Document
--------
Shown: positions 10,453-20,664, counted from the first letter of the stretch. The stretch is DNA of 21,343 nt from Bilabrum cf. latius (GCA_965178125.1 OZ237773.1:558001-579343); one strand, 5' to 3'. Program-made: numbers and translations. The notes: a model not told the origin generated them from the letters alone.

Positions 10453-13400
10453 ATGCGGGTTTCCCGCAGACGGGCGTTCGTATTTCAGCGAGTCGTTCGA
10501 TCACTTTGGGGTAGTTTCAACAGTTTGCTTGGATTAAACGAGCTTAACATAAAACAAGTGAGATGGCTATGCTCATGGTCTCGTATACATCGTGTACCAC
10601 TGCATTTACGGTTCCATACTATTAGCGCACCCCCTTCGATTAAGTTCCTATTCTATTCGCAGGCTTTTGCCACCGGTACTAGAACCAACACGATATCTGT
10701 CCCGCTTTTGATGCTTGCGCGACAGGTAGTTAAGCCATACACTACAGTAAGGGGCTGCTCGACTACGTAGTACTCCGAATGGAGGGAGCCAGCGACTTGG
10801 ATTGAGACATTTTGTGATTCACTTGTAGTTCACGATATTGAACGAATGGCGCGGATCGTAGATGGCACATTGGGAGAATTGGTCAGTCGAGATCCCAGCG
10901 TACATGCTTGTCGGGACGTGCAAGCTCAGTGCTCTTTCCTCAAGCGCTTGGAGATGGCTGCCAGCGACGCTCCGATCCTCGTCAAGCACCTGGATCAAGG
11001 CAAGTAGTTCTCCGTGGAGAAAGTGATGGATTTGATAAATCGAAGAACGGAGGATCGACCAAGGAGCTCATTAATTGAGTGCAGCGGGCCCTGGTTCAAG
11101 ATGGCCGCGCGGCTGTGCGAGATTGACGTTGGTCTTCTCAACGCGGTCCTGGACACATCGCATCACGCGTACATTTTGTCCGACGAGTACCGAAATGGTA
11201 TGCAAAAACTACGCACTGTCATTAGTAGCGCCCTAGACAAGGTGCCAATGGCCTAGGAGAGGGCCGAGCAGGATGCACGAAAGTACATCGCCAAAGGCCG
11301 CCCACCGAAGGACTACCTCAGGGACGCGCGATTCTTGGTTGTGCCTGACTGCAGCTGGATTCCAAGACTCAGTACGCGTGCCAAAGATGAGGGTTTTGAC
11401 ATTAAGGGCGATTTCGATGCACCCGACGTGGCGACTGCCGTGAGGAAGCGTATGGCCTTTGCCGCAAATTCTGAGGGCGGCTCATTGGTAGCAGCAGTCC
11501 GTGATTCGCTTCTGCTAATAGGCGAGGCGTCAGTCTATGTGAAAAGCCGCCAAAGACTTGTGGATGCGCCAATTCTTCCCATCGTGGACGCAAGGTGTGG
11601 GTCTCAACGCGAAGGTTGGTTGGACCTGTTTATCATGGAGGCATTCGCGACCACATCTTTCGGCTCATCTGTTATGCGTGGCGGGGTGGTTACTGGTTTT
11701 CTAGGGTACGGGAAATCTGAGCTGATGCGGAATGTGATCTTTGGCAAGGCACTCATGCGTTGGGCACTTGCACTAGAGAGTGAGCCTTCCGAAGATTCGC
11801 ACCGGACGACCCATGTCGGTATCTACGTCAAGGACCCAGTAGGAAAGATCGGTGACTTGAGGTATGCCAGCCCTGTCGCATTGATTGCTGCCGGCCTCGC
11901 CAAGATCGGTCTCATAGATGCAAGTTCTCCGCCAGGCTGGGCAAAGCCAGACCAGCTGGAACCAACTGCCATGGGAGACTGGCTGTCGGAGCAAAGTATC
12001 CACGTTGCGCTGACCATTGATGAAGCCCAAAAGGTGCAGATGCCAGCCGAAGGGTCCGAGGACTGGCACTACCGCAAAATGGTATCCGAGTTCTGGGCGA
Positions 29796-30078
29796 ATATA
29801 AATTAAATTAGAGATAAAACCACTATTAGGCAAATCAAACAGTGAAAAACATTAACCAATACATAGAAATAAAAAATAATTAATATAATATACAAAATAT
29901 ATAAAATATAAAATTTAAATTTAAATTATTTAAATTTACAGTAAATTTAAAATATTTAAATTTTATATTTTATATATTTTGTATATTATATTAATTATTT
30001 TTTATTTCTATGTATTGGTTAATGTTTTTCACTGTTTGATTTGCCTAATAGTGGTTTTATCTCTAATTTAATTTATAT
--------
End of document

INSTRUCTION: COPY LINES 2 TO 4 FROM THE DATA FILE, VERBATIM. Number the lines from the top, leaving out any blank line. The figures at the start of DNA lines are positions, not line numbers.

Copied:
Positions 10453-13400
10453 ATGCGGGTTTCCCGCAGACGGGCGTTCGTATTTCAGCGAGTCGTTCGA
10501 TCACTTTGGGGTAGTTTCAACAGTTTGCTTGGATTAAACGAGCTTAACATAAAACAAGTGAGATGGCTATGCTCATGGTCTCGTATACATCGTGTACCAC